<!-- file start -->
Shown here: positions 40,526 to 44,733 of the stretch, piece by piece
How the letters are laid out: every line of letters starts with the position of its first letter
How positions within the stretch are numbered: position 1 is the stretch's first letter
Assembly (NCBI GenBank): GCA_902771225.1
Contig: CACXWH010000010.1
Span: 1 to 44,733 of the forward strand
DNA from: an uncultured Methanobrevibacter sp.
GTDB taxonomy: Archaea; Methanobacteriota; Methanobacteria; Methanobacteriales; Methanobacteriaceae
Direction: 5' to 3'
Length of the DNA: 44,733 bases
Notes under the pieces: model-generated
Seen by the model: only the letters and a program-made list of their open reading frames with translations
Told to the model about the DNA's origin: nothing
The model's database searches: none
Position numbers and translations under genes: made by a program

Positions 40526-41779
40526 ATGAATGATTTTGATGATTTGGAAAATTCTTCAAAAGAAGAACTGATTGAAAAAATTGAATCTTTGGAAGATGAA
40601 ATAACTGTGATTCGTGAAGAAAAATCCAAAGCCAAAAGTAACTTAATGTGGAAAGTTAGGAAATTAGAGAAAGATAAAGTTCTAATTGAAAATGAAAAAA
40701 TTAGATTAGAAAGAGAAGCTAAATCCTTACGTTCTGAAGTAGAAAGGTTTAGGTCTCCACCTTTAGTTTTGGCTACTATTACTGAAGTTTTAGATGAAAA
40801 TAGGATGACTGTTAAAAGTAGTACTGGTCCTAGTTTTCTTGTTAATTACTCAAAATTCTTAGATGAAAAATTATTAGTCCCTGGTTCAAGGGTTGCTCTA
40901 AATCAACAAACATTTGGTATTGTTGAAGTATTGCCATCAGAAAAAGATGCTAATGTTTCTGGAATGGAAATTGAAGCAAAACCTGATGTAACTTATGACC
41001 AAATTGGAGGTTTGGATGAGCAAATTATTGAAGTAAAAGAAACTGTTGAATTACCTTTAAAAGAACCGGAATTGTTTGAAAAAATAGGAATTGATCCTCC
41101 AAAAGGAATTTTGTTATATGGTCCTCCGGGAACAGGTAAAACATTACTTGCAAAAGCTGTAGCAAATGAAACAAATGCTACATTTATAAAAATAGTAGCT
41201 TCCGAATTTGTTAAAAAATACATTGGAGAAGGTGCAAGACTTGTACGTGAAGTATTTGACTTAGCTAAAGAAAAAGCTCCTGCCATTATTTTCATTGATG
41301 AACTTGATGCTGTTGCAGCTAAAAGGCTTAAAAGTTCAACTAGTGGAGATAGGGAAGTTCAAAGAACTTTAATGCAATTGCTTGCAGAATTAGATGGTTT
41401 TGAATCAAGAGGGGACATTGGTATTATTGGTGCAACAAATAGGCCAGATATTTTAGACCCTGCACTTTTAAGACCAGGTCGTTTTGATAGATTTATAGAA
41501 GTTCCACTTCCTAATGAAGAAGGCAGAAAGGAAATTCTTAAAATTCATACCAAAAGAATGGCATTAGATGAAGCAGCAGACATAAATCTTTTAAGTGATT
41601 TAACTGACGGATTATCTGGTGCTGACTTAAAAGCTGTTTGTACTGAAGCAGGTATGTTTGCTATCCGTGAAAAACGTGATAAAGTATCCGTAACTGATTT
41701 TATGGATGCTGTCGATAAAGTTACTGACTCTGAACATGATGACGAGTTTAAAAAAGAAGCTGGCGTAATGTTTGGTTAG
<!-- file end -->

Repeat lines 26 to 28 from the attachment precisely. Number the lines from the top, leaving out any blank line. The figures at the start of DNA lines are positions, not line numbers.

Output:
41401 TGAATCAAGAGGGGACATTGGTATTATTGGTGCAACAAATAGGCCAGATATTTTAGACCCTGCACTTTTAAGACCAGGTCGTTTTGATAGATTTATAGAA
41501 GTTCCACTTCCTAATGAAGAAGGCAGAAAGGAAATTCTTAAAATTCATACCAAAAGAATGGCATTAGATGAAGCAGCAGACATAAATCTTTTAAGTGATT
41601 TAACTGACGGATTATCTGGTGCTGACTTAAAAGCTGTTTGTACTGAAGCAGGTATGTTTGCTATCCGTGAAAAACGTGATAAAGTATCCGTAACTGATTT